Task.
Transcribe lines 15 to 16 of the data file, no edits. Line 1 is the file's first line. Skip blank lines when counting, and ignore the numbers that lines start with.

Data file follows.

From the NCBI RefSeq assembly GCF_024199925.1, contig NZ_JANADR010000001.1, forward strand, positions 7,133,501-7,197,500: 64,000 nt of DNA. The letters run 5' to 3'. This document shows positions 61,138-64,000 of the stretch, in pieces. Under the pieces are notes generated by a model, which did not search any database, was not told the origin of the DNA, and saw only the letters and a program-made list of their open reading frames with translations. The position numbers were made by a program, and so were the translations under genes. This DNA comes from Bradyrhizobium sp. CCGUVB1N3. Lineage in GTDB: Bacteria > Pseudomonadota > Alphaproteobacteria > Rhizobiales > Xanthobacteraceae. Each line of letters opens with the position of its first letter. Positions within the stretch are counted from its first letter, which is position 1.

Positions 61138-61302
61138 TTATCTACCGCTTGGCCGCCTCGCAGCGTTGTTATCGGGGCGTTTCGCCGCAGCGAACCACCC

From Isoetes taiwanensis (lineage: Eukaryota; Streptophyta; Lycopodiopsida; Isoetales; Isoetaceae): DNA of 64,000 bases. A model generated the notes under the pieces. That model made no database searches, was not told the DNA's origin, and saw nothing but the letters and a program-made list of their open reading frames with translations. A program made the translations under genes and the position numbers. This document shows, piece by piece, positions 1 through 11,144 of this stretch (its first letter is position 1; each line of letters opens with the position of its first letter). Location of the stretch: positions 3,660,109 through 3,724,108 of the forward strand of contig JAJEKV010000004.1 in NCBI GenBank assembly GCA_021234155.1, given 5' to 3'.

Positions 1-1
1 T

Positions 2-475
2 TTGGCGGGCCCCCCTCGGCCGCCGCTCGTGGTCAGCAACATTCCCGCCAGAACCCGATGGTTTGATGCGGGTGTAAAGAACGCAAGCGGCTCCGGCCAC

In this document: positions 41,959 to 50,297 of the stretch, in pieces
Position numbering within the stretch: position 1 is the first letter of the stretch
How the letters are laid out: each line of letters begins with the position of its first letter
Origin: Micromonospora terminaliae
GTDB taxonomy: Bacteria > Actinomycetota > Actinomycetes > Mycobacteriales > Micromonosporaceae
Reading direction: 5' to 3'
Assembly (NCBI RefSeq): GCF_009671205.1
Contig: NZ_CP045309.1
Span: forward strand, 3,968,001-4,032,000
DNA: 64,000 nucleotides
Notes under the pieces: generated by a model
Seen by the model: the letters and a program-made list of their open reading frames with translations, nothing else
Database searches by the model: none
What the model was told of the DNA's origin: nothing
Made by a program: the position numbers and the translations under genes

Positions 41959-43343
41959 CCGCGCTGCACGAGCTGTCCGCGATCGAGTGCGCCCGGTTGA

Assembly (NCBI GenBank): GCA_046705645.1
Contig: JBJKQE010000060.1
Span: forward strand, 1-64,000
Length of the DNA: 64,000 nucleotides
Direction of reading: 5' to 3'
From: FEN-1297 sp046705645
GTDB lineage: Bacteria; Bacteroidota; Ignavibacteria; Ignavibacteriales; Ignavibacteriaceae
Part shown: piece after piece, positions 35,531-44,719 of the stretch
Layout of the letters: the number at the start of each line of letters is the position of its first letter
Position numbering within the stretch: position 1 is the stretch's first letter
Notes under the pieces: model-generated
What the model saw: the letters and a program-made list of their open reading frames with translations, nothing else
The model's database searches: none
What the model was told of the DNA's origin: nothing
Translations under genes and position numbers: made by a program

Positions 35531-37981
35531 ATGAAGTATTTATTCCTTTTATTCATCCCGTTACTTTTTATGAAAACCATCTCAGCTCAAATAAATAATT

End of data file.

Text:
Assembly (NCBI RefSeq): GCF_009671205.1
Contig: NZ_CP045309.1